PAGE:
Concussion can be caused by a direct blow to the head, but can also occur in whiplash type injuries, where a blow to another body part results in rapid movement to the head. Concussions can happen to anyone at any age. However, children and adolescent athletes are more susceptible to concussion and they take longer to recover from concussion-related injuries.
Although they often resolve without medical intervention, concussions result in significant costs to individuals and their families, recreation and sport organizations, schools, employers, and society at large, including the healthcare system. In BC, the estimated healthcare costs of concussion in 2019 were approximately $16.3 million in emergency department visits, $15.6 million in hospitalizations, and $21.7 million in disability. However, these costs are an underestimate as concussions are underreported. Costs incurred by patients seen at doctor’s offices, walk in clinics, or treated at home are not included in these estimates. The Government of British Columbia agrees that this is an important issue worthy of attention and investment, as declared in its proclamation.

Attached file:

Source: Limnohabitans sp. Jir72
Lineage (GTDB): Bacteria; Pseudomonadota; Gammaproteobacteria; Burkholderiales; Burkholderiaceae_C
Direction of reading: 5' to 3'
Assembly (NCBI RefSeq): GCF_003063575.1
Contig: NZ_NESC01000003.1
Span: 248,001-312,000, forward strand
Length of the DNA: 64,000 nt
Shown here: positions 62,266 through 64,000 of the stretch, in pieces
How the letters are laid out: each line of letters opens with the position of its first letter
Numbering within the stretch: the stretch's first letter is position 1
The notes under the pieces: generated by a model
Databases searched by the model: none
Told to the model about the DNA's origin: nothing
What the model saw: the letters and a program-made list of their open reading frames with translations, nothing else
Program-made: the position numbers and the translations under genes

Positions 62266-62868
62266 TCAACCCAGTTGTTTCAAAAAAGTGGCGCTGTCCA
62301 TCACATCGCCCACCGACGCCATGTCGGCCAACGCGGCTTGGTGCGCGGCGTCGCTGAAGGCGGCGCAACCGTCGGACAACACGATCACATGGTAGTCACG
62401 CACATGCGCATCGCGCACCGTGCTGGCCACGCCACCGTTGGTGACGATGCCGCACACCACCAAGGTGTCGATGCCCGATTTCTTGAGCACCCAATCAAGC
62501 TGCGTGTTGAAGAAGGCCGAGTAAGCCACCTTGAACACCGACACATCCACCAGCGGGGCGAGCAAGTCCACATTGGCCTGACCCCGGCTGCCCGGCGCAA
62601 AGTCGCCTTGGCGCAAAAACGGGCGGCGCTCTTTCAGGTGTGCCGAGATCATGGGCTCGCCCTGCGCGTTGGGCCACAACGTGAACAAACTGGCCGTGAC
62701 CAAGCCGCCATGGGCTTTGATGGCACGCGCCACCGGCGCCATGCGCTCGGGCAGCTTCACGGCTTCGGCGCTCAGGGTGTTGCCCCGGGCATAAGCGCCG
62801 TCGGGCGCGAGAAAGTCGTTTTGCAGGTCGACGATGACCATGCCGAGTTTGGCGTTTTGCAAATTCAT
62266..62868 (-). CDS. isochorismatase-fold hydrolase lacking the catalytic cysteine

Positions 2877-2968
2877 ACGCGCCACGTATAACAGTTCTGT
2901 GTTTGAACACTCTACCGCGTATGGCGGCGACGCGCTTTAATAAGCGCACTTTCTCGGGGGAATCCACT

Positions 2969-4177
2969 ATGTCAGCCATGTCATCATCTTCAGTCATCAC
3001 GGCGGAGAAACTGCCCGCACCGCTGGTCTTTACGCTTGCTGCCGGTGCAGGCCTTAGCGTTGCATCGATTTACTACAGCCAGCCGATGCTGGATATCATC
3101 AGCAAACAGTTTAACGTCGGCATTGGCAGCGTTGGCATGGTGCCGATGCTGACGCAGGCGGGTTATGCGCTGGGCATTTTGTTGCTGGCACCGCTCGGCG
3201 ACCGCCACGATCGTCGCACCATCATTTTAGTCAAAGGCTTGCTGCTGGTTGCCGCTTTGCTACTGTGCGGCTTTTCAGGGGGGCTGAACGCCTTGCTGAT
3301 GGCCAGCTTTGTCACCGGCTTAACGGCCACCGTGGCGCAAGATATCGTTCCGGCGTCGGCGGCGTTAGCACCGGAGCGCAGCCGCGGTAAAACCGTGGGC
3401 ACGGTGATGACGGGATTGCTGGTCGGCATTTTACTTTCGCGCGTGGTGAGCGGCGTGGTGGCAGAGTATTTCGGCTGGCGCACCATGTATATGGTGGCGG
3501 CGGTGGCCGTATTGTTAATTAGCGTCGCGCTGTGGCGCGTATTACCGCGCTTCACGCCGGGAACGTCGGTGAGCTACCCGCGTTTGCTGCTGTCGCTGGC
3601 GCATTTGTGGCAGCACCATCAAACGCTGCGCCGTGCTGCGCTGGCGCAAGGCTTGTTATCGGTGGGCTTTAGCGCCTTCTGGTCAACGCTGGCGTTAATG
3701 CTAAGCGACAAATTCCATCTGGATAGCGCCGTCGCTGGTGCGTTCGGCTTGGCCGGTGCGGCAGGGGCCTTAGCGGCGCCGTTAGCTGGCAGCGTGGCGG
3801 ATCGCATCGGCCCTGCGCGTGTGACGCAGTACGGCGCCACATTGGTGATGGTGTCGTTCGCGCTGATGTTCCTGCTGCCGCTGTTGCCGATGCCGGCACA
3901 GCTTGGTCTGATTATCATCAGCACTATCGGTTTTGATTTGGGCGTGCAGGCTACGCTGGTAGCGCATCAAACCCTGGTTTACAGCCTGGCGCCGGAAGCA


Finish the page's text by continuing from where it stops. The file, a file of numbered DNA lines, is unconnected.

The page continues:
Early recognition of concussion, proper follow up care by a healthcare professional with relevant training, and appropriate management make a difference in recovery. British Columbians need to be prepared, just in case. They need simple, easy-to-follow steps on how to care for a concussion or where to find good information.